NFL players struggling to adapt to more stringent roughing the passer calls

Jacksonville Jaguars quarterback Blake Bortles (5) is sacked by Arizona Cardinals defensive tackle Olsen Pierre. Pierre was called for a roughing the passer on the play. (Photo by Kevin Abele/Icon Sportswire via Getty Images)

At the start of the 2018 season, the NFL announced that the “roughing the passer” penalty will be more enforced this year.  Through the season’s first five weeks, the roughing the passer penalty has been called 51 times so far versus only 29 at this point last year. The new enforcement of the penalty has been frustrating for NFL players and fans to adjust to.

Roughing the passer is to protect vulnerable players, mostly quarterbacks, from taking the full weight and force of a rushing defender to the ground. According to the NFL’s official rules, “the act of passing often puts the quarterback in a position where he is vulnerable to injury,” and when the roughing penalty is called, “a rushing defender is prohibited from ‘stuffing’ a passer into the ground or unnecessarily wrestling or driving him down.”

One of the more controversial calls so far this season was in Week 2 against Green Bay linebacker Clay Matthews. The NFL said Matthew’s hit was a “technique of grabbing the passer from behind the legs or legs, scooping and pulling in an upward motion, [which] is a foul.”

The new enforcement of the penalty has been a struggle for some teams to adapt to, leading to the penalty being called so much more at this point in the season. Matthews stated after game that it was “a terrible call,” and that “I don’t know what else to do.” Green Bay head coach Mike McCarthy said “If you’re trying to throw the ball and you’re totally exposed I think where a little bit of the gray area is in the judgement of the defender hitting he quarterback because I get what the goal is.”

Green Bay has the most roughing the passer penalties called on them (5) going into Week 7 of the NFL while nine teams have zero roughing calls. One of the teams without a roughing penalty is the New England Patriots. Patriots head coach Bill Belichick doesn’t acknowledge that changes needed to be made in New England, according to a Yahoo article.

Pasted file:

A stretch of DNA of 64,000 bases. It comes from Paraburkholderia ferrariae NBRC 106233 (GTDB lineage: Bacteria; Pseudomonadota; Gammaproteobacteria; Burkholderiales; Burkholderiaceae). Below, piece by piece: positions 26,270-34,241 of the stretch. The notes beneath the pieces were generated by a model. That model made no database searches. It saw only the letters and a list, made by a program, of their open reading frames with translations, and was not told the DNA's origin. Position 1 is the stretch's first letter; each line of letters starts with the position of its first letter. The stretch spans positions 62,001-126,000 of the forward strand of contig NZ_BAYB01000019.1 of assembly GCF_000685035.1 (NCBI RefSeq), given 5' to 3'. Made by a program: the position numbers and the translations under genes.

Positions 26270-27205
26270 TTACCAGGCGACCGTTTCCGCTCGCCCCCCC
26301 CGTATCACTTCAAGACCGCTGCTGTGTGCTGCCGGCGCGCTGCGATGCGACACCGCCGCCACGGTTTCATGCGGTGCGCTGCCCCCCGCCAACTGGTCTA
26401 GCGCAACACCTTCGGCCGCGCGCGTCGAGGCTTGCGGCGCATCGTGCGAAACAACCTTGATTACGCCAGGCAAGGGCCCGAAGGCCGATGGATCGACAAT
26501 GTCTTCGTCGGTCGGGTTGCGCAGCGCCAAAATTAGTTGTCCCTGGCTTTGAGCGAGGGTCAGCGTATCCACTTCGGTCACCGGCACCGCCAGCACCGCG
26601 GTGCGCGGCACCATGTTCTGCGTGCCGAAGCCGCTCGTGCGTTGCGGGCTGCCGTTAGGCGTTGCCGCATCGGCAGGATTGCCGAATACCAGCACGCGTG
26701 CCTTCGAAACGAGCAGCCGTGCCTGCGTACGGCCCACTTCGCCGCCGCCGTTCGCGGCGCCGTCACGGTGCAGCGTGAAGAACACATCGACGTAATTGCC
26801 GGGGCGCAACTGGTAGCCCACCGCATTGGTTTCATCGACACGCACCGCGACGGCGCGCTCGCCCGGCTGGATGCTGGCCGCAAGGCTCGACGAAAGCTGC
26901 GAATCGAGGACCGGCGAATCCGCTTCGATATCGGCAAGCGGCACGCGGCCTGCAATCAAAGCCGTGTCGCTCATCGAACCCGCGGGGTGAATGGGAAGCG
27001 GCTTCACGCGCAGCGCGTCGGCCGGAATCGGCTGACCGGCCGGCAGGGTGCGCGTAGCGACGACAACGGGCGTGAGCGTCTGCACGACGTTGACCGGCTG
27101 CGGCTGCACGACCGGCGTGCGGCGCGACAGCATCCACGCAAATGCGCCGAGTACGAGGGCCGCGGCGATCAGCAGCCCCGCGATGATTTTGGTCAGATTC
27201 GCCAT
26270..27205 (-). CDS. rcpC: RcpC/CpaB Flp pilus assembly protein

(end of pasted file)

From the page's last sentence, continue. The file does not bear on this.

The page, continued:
“They’re not new rules. I mean, you’re not allowed to lead with your head, you’re not allowed to body slam the quarterback, you’re not allowed to hit him below the knees, you’re not allowed to hit him above the shoulders,” Belichick said. To the Patriots, that rule hasn’t affected them. Since 2012, the Patriots defense has been a top 10 defense in the league and averaged 106.5 penalties per season since. Around 107 penalties may seem like a lot, but according to, only 12 of those penalties have been called for roughing the passer.

The Patriots are not the only one’s unfazed by the leagues statement to better protect its players. Pro Bowler and Super Bowl MVP Von Miller stated in USA Today that “I’m good with all the rule changes. They’ve put in rules to take care of all the players, as well.” Miller stated he likes going for the football in order to make a play. Going against the traditional instinct to tackle a player, Miller focuses more on the football than going for the quarterback. Miller’s style means he is more apt to force a turnover rather than get a roughing penalty. “None of the rule changes affect my game. I don’t really tackle quarterbacks with all my weight anyway,” Miller said.

Tyler Dare is a senior journalism student at Arizona State University